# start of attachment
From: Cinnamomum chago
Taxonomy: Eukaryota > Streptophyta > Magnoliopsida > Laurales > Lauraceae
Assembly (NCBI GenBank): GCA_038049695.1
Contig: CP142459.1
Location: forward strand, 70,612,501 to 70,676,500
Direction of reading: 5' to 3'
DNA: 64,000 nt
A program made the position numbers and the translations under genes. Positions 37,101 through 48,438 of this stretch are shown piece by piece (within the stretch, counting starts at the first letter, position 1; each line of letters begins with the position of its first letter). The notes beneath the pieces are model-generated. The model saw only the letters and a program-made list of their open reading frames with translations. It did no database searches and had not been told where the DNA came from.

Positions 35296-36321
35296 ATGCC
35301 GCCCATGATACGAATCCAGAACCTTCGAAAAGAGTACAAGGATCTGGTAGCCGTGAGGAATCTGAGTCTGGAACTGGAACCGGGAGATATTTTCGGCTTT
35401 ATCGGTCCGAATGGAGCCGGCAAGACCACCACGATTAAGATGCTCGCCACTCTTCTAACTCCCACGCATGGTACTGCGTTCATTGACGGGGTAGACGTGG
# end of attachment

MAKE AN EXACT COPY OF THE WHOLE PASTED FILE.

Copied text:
From: Cinnamomum chago
Taxonomy: Eukaryota > Streptophyta > Magnoliopsida > Laurales > Lauraceae
Assembly (NCBI GenBank): GCA_038049695.1
Contig: CP142459.1
Location: forward strand, 70,612,501 to 70,676,500
Direction of reading: 5' to 3'
DNA: 64,000 nt
A program made the position numbers and the translations under genes. Positions 37,101 through 48,438 of this stretch are shown piece by piece (within the stretch, counting starts at the first letter, position 1; each line of letters begins with the position of its first letter). The notes beneath the pieces are model-generated. The model saw only the letters and a program-made list of their open reading frames with translations. It did no database searches and had not been told where the DNA came from.

Positions 35296-36321
35296 ATGCC
35301 GCCCATGATACGAATCCAGAACCTTCGAAAAGAGTACAAGGATCTGGTAGCCGTGAGGAATCTGAGTCTGGAACTGGAACCGGGAGATATTTTCGGCTTT
35401 ATCGGTCCGAATGGAGCCGGCAAGACCACCACGATTAAGATGCTCGCCACTCTTCTAACTCCCACGCATGGTACTGCGTTCATTGACGGGGTAGACGTGG